Beekeeping in June

Beekeeping in June

See: May

This month it’s typical to see the colony population peak as the hive is continually building first or second box building food storage.

If your colony has experienced a supersedure, your bees have a lot of additional work to do with a virgin queen in a caste to ensure the colony grows to a sufficient size to gather stores to survive the winter.

Summertime is “all systems go” for the collection of pollen and nectar, as well as for the production of honey. Continue checking for frames nearing capacity and consider adding an additional box or consider splitting your hive at this time.

Continue checking the hive every 10 days for pests, brood pattern and honey production. When the hive approaches 80 lbs and all frames are 85% full, stop feeding and work at growing your hive.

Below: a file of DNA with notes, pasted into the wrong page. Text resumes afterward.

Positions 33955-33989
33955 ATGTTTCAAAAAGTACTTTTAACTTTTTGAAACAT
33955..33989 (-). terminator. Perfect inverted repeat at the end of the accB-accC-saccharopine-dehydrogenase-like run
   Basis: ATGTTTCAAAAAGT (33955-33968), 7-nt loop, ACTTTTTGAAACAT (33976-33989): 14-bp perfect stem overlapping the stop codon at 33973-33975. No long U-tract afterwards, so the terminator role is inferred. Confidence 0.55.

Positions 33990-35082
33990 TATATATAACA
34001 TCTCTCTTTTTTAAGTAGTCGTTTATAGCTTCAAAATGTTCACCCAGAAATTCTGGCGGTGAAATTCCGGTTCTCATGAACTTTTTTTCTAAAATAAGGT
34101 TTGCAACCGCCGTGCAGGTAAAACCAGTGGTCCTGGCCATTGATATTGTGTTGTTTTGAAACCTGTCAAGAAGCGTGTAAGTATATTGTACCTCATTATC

Switch out full frames in your medium honey box/super for empty frames so bees can continue building comb and depositing honey. Put full frames in an empty box and transport to where you can begin harvesting. It’s a great idea to distinguish between each hive’s honey that you harvest by labeling the hive/box as well as the honey bottle so you know where and when the honey came from.

In particularly hot weather, provide shade and adequate water. You can also provide more ventilation by spacing frames further apart. You can add wood shims underneath the top for additional ventilation.

Keep weeds away from hives to prevent pests from hiding nearby.

Estimated time (4-5 hours):

  • Switch out frames and add honey supers as needed to keep up with production
  • Inspect and treat for mites or other pests
  • Harvest full honey frames
  • Check queen for brood pattern
  • Ensure bees have water source




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